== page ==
Local climate group supports bipartisan Save Our Sequoias Act

Submitted to the Tribune
FILE - A grove of Giant Sequoia trees grows in Mountain Home State Demonstration Forest outside Springville, Calif., on Tuesday, April 26.
AP file photo

SOUTH LAKE TAHOE, Calif. —  In recent weeks, California’s sequoia trees have been under threat from active wildfires. The Washburn Fire, which burned more than 4,800 acres, prompted evacuations of nearby communities and a partial closure of Yosemite National Park to protect trees that are thousands of years old.

Threats like these underscore the importance of legislation like the bipartisan Save Our Sequoias Act, recently introduced into the U.S. House of Representatives and endorsed by Citizens’ Climate Lobby.  

“In just two years, California wildfires contributed more to climate change than the state’s entire power sector,” said Rep. Scott Peters (D-Calif.), one of the bill sponsors. “The bipartisan Save Our Sequoias Act charts a new path forward in federal forest and wildfire policy to combat climate change and ensure the giant sequoias stand safely in their natural habitat for years to come.” 

This bill would protect and support sequoias in a variety of ways, including:

— Improving interagency coordination and codifying the Giant Sequoias Lands Coalition, which includes input from local and state government as well as local tribal leaders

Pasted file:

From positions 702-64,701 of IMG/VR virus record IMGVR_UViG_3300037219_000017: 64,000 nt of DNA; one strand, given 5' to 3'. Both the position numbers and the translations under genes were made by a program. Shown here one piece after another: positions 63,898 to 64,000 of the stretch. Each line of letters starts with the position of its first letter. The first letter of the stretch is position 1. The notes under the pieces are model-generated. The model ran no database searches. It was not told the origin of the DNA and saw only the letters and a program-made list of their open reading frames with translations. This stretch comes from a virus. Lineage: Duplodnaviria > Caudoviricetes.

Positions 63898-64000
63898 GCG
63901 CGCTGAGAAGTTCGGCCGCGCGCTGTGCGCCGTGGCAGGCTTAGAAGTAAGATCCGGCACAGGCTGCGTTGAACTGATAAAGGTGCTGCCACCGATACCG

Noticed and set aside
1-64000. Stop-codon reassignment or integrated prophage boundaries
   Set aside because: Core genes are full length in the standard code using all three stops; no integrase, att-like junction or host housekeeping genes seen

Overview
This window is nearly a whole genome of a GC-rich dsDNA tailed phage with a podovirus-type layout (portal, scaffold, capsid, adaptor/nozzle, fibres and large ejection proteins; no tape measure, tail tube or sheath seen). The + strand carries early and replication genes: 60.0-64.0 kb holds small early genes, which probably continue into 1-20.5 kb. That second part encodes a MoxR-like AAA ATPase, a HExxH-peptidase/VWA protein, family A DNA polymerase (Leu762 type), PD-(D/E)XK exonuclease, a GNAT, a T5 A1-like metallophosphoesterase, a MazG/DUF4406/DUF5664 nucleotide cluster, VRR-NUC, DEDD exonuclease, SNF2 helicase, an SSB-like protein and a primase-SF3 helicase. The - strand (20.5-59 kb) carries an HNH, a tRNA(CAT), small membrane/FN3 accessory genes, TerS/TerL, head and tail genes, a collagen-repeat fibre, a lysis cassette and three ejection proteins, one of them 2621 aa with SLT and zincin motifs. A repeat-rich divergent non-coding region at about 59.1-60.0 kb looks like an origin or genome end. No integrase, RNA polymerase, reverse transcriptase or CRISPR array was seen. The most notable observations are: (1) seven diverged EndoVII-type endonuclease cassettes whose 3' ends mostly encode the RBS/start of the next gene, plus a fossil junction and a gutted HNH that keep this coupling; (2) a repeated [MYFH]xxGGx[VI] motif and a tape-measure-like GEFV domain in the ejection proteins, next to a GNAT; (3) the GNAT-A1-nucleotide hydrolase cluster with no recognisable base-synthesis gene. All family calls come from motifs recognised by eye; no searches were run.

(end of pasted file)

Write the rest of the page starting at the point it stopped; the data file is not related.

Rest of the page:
— Requiring the completion of a Giant Sequoia Health and Resilience Assessment

— Expediting forest restoration projects by streamlining emergency procedures. 

“CCL is encouraged to see both Republican and Democratic House members working together on this legislation,” said a press release. “We appreciate Minority Leader Rep. Kevin McCarthy (R-Calif.) and Rep. Scott Peters (D-Calif.) for introducing the bill, and we’re glad 21 more Democrats and 22 more Republicans have joined them as cosponsors.” 

In the United States, forests offset nearly 12% of America’s annual greenhouse gas emissions. Trees and forests could sequester even more carbon if we fully maximize their potential, but wildfires release stored carbon back into the atmosphere, taking us in the wrong direction, said the release. 

Added Deirdre Henderson, co-leader of the North Tahoe CCL chapter, “Protecting existing old-growth trees – and iconic natural treasures — like the sequoias is a piece of the climate puzzle, and we urge the House to pass this legislation.”

Source: Citizens’ Climate Lobby

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